Employment Update for Small Businesses
September 2017

Dear Visitor,

This month, we are hiring! Yes, that’s right I am finally taking a deep breath and employing an assistant (who would employ staff, hey?!) If you know anyone who you think may be interested, please share this with them.

Also this month, we consider some of the pitfalls that can arise when dealing with short serving staff who have very high absence levels. Whilst that can often result in a fair termination of employment, it is not always completely risk-free.

Please contact me if you would like to find out a bit more about any of the subjects raised in this update or if you need any help or advice.

Please forward this email to any of your contacts who might find it of benefit.

Regards
Peter Etherington
Tel: 01664 668164

www.etherington.co.uk

New employees with high absence levels: can they be removed?

Employers need to be wary of breaching statutory rights to take time off

I am often contacted by clients who are frustrated by new employees who take lots of time off sick. There is nothing more annoying than investing time and money to recruit new staff to only find they are never at work for one reason or another.

Whilst high sickness absence levels can lead to fair dismissals, even for longer serving staff, that would normally require a protracted procedure with warnings and encouragement to improve attendance. For employees with fewer than two years’ employment, they cannot claim ordinary unfair dismissal, so it may be tempting to sack them without a whole series of warnings. But that can sometimes lead to problems.

One factor that needs to be considered is how you actually record absence. If the employee is off work because their child is sick, that should not be recorded as sickness absence (your employee isn’t sick!) That would normally be considered “Time off for Dependants” – all employees have the statutory right to reasonable time off to deal with emergency matters relating to a dependant (which would include a child being unable to go to school because of illness). So if you lump together dependant’s leave with sick leave, and use that as a reason to dismiss an employee, they may be able to claim unfair dismissal even with fewer than two years’ service. The reason being that the law specifies that an employee is protected from day one against being dismissed for taking this type of leave.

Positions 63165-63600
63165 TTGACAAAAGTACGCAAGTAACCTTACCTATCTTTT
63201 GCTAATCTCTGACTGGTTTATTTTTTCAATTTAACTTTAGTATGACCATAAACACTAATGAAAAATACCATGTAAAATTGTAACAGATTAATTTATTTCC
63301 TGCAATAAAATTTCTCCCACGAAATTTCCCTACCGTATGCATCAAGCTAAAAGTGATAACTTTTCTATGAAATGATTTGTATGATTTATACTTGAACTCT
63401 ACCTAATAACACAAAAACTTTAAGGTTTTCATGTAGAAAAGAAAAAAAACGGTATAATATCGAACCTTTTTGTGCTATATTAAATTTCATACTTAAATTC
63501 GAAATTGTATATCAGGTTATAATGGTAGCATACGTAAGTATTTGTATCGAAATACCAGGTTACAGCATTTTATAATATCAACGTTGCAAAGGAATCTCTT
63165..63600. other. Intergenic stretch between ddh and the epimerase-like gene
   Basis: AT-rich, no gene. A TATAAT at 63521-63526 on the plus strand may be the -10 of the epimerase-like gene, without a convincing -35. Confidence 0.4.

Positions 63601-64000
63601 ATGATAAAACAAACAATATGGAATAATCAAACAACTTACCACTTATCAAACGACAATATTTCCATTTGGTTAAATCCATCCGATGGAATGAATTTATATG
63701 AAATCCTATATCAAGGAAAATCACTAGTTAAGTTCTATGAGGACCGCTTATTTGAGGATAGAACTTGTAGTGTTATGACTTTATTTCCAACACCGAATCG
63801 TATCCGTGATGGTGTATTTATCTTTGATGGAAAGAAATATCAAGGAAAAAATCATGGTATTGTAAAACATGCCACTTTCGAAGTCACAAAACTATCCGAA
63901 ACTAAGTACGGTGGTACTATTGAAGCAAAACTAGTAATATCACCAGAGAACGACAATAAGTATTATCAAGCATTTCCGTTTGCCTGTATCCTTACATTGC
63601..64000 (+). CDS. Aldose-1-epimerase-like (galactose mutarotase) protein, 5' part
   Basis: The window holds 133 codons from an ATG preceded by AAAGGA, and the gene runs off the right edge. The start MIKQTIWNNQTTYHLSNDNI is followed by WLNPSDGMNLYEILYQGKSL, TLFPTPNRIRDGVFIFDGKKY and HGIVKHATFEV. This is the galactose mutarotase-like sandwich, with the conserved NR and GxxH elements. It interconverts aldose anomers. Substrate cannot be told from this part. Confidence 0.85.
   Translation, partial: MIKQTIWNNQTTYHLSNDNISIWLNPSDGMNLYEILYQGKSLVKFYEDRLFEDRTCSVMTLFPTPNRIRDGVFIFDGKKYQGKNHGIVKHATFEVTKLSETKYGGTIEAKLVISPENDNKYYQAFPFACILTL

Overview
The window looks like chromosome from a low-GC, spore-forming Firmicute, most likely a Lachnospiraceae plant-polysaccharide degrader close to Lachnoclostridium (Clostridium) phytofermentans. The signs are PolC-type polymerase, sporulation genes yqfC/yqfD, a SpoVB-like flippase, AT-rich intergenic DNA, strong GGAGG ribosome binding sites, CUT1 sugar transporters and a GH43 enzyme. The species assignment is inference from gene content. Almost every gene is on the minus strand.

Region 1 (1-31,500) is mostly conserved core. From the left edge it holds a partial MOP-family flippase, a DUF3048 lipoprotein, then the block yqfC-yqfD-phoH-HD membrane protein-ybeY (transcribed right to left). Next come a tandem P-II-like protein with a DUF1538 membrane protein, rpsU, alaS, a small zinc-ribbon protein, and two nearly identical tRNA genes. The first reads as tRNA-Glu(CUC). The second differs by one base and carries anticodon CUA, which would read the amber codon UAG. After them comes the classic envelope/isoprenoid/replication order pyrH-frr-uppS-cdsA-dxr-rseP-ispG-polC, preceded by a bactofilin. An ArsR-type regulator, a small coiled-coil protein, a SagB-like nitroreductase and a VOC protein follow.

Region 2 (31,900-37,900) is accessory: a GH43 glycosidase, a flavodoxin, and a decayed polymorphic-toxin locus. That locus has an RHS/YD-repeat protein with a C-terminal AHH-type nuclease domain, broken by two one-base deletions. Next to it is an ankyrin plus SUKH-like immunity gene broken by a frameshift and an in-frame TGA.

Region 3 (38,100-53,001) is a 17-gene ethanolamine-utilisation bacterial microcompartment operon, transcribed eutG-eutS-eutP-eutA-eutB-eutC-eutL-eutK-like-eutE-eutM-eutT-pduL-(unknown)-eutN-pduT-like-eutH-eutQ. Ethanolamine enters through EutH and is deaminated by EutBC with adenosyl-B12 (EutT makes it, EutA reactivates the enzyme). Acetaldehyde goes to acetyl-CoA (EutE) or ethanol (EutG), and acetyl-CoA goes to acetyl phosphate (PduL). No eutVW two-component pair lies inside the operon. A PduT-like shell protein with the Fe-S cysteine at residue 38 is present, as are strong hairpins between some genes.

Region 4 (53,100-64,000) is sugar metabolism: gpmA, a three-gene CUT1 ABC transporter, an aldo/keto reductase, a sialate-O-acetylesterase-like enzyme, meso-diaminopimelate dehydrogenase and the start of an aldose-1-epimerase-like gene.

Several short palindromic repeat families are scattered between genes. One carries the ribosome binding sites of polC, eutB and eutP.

Another consideration when dealing with high levels of sickness absence, is that there may be a chance that some or all of the absence is due to the employee being disabled. That is not always obvious – for instance, if the employee has lots of time off due to stress or “a panic attack”, it may well be that they have a serious mental health problem, which may be classed as a disability in legal terms. If the reasons for absence don’t appear to have an underlying cause and are for things like sickness, flu, twisted ankle, etc., then that is not so much of a concern.

One way of trying to reduce frequent, short-term absence, is to treat it as a big deal each time it happens. Make sure that employees are obliged to phone in and speak to their manager when reporting in sick; hold return to work interviews with them each time or at least talk to them on their return; record the sickness accurately; and make it clear at an early stage that their level of absence is becoming a concern. If they are in their probationary period, tell them that their high level of sickness absence could be a factor in determining whether or not they pass probation.

This can be a tricky area to deal with properly, so if you need any help with dealing with sickness absence, please contact me.

National Minimum and Living Wage Rates

The current rates for the National Living Wage (for those aged 25 and over) and the National Minimum Wage are as follows:

£7.50 per hour for workers aged 25 and over
£7.05 per hour for workers aged 21 to 24
£5.60 per hour for workers aged 18 to 20
£4.05 per hour for workers aged 16 and 17
£3.50 per hour for apprentices under 19 and those over 19 in their first year*

*N.B. Apprentices over 19 and who have completed at least one year are entitled to the appropriate rate for their age.